Innovative and highly receptive of different approaches to completing tasks
One trap into which many leaders fall is the belief that they have the best ideas and ways forward. Others fall victim to their own need to appear strong and determined, even when they don’t know the best course. Some of the more hard-headed among them confuse stubbornness with strength. Other times, a leader simply may not know how to ask for input or help.
To be effective, leaders have to be able to open themselves to new ways of thinking and must constantly look for better ways to do things. Whether learning a routine skill, or mastering a required task or job that is beyond their current skill set (stretch assignment), leaders must be willing to use innovative approaches to solve problems, especially when new thinking or ways of doing things could drastically enhance outcomes.
History is fraught with leaders whose openness to new ideas has changed the status quo and created life-changing innovations that are critical to modern-day life. Wilbur and Orville Wright are examples of such leaders. These aviation pioneers are credited with achieving the first powered, sustained, and controlled heavier-than-air flight in 1903. Two years later, they built and flew the first two-passenger airplane, which has evolved into what is known as a jetliner today, and a common way of travel.
Steve Jobs is another leader who demonstrated the capacity to innovate. His openness to new ideas gave the world the iPod, iPhone, and iPad, and ushered in a new era of miniature smart devices using touch-sensitive technologies. A 2015 survey conducted by the Pew Research Center found that 68% of Americans owned smartphones and 45% of them owned tablet computers.
The ownership of these devices is likely to increase as people around the world become more dependent upon this technology.
As we see in these examples, effective leaders are willing to try new approaches to solving old problems. They are curious and question the status quo in order to uncover new methods for doing things. They never seem satisfied with their current skills and knowledge and are continuously seeking to improve them to enhance their leadership skills.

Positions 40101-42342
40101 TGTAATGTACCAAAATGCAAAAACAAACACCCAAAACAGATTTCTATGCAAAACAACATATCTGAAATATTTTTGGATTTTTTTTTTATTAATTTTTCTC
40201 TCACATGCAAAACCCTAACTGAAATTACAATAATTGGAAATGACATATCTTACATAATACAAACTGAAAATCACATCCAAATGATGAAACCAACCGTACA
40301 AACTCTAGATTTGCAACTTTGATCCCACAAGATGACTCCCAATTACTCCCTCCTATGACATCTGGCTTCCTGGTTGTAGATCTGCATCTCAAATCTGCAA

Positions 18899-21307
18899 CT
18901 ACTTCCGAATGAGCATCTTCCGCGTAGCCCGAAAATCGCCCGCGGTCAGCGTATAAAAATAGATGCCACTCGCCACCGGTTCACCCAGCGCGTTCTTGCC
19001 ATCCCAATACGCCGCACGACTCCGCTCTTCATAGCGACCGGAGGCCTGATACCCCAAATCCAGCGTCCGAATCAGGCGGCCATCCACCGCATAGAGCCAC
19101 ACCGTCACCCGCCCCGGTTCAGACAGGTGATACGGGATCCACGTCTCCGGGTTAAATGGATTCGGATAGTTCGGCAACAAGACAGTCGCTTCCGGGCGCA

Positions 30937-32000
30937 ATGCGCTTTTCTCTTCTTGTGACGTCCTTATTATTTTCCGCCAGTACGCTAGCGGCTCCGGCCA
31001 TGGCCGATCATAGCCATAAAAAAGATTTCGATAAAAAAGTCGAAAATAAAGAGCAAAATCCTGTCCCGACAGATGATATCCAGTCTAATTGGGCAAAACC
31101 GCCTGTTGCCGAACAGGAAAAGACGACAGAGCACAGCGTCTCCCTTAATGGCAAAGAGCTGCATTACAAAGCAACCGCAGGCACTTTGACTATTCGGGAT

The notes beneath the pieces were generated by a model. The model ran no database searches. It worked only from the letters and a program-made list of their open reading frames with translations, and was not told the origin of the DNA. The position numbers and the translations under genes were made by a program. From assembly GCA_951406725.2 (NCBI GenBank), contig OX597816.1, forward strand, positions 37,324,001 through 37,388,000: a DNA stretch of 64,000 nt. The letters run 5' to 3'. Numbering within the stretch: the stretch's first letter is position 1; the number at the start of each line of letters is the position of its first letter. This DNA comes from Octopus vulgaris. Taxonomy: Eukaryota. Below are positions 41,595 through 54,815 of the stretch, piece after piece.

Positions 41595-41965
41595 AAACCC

Remaining open to new ideas allows leaders to generate new ideas by examining issues from different perspectives. This, in turn, places a few requirements upon the leaders. They must first make it possible for new ideas to be voiced; they have to invite people to give their ideas and
constructive feedback, and do so in a way that doesn’t penalize unorthodox thinking (or blunt honesty). Then, once people have had a chance to give leaders their thoughts, the second challenge is remaining intellectually open to the new ideas in those thoughts. If you’re a leader, you must ask yourself: What am I not seeing? What lines of thought have I not completely entertained?
Remaining open to new ideas is challenging because we have to be willing to separate ideas from the context of the person providing them and remain objective. This means that our own ideas, which we all naturally prefer, can no longer rank higher than anyone else’s. It doesn’t matter if you don’t like or trust someone; it doesn’t matter if they rank below you; it doesn’t matter if they’ve been wrong every time before. As someone once said, even a broken clock is right twice a day—and all readings have to be given their merit. You never know who will be right, or who will provide the “missing piece” to a new and successful idea.
When leaders open themselves to new ideas from members of their team, they often find a bottomless gold mine of ideas. Sure, not every suggestion will have merit, but that’s what miners do; they work through the dirt and rocks to find the morsels of substance, then others process and combine them to make beautiful things.
Mistakes and failure are a natural part of the process of being open to new ideas. The Wright brothers and Steve Jobs failed many times before they succeeded—as did many other successful, yet effective leaders throughout history. Michael Jordan, who is among the most accomplished basketball players of all times, earned that distinction due to his ability to learn from his mistakes. He once said, “I’ve missed more than 9,000 shots in my career. I’ve lost almost 300 games. Twenty-six times I’ve been trusted to take the game-winning shot and missed. I’ve failed over and over and over again in my life. And that is why I succeed.”
Remaining open to new ideas will position you to grow and succeed as well!
In summary, a leader who is open to new ideas . . .